When Paul and Gary Wheeler, a Bountiful father and son, left on a snowmobiling trip late Saturday afternoon in the Uinta Mountains, they didn't expect to be spending the night in the backcountry. After riding down a steep hill and getting stuck, however, the two had no choice but to build a snow cave in which to spend the night.

The son, Gary Wheeler, 18, said they had taken a trail near Trial Lake off the Mirror Lake Highway and were trying to get up to Long Lake when they rode down a really steep hill into a bowl surrounded by cliffs. They couldn't get back up the hill, however, and attempted to get out another way, he said.

"We wandered around this one lake and got stuck. We then got ourselves unstuck and my dad said we should probably spend the night," Wheeler said. "At around 7 or 8 p.m. we decided to stay the night and we were looking around for an area that we could dig into the mountain and dig a snow cave."

After debating whether or not to dig in multiple spots, Wheeler said he just decided to start digging in one location. He dug down and into the mountainside, creating a snow cave about nine feet wide and three feet high. Luckily, he said, they had brought a shovel, which made the task much easier in the dark.

The snow cave took about three hours to build, Wheeler said, and his father suggested they place pine boughs in between the layers of snow to create more stability. Paul went out to search for firewood but the two were unable to start a fire with their wet matches.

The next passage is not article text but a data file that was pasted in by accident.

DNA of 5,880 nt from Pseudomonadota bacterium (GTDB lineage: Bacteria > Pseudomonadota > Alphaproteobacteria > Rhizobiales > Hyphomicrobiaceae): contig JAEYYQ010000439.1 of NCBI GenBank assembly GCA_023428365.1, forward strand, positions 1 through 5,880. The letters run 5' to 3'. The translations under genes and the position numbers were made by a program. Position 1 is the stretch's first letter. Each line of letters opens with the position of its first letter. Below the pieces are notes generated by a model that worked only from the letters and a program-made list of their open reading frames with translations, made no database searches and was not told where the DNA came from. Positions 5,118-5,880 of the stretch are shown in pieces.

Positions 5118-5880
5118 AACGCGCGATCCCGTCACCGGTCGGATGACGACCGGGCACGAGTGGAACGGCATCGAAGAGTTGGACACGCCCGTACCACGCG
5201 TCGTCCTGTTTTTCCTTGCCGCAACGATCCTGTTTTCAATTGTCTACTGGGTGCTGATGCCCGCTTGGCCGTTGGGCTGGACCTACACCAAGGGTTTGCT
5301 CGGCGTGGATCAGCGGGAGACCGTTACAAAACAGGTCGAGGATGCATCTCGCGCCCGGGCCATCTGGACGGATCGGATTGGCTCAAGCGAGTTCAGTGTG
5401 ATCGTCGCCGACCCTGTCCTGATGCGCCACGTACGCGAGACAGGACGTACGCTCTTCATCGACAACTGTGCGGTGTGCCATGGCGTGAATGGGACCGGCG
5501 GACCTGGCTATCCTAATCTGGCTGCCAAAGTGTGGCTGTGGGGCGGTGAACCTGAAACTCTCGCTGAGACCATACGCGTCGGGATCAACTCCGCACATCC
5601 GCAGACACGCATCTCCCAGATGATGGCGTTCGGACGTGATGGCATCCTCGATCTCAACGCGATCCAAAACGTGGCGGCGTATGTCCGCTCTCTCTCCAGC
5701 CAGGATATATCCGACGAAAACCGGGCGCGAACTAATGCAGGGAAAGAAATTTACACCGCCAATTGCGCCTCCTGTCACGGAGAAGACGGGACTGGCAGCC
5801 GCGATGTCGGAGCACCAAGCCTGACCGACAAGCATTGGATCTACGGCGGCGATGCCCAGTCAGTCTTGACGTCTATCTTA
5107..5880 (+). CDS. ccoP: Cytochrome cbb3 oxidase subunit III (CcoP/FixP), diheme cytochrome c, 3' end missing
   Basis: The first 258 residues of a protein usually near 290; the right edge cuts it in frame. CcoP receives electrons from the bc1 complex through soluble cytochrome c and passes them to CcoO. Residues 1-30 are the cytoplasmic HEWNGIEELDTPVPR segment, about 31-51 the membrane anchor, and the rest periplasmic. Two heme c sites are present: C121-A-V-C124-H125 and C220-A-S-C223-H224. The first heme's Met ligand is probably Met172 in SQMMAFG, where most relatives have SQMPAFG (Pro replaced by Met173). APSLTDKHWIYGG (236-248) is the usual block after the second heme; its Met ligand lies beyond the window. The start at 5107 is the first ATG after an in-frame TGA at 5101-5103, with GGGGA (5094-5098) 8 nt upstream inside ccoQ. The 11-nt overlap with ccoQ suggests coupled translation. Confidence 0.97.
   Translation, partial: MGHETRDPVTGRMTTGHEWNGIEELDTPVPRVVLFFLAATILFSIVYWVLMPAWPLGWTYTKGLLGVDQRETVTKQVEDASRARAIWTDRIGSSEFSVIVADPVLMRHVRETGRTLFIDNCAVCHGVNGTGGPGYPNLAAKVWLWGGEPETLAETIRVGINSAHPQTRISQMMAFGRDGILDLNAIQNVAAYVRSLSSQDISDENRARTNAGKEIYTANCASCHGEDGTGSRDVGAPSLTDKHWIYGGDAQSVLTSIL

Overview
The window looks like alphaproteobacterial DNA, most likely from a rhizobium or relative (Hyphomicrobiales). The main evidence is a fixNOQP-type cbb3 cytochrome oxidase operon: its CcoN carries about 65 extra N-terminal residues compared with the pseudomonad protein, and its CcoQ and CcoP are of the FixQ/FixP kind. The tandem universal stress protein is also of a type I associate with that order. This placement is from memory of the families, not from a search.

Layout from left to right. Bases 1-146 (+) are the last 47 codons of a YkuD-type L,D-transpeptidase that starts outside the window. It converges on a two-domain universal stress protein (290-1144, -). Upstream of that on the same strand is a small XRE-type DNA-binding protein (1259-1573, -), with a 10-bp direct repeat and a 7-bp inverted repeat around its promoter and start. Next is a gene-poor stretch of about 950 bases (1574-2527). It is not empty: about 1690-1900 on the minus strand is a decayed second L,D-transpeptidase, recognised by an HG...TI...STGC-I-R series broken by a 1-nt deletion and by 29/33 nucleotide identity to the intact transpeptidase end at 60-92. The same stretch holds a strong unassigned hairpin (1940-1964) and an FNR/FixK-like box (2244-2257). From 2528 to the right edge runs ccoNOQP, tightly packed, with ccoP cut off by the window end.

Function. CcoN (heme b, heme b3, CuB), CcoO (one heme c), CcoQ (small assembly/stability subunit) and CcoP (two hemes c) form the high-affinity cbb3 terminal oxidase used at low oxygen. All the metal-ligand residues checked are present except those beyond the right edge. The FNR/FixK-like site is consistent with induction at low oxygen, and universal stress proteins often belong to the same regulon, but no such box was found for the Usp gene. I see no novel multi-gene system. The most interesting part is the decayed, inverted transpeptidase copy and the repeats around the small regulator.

Finishing the snow cave at about midnight, Paul and Gary decided to hunker down for the night. They used Paul's thick down coat to cover themselves, although Wheeler said they didn't really get any sleep. Paul's boots were soaking wet so he used his hat to wrap his foot in for the night.

"My feet were frozen but they were dry," Wheeler said. "We were pretty much shivering all night. In the morning, we woke up at around six or seven and decided that we should try heading out the way we came."

Paul was unable to walk in deep snow due to a hole in his boot, so Wheeler walked ahead up the steep hill which they had come down in order to pack the snow for the snowmobiles. Overnight snow had covered the path they had taken the previous day and the two got stuck a couple more times before getting back to the road.

They eventually saw fresh tracks and made their way to the highway, stopping to eat before heading back to the parking lot. On their way back to the parking lot, they encountered Summit County Search and Rescue, who had been called by Wheeler's mother. They asked the two if they were all right and said that they had their trucks warmed up for them.

On their journey back, Wheeler said the conditions were cold and windy. With his gloves soaking wet, he could barely move his hands. Although he said he was excited at one point during the night to be spending the night in the backcountry, Wheeler also had his concerns.

"I thought I wasn't going to make it through," Wheeler said. "I thought I was going to freeze to death. I didn't know if there were animals that could eat us, or if there was a chance that a wolf could come get us."

The Utah Avalanche Center reports that, for the Uinta Mountains, there still exists a 'Moderate' avalanche danger at upper elevations, with a 'Low' avalanche danger in mid and low-elevation terrain. The last day of the center's regularly scheduled advisories is Sunday, April 13. For more information, visit utahavalanchecenter.org.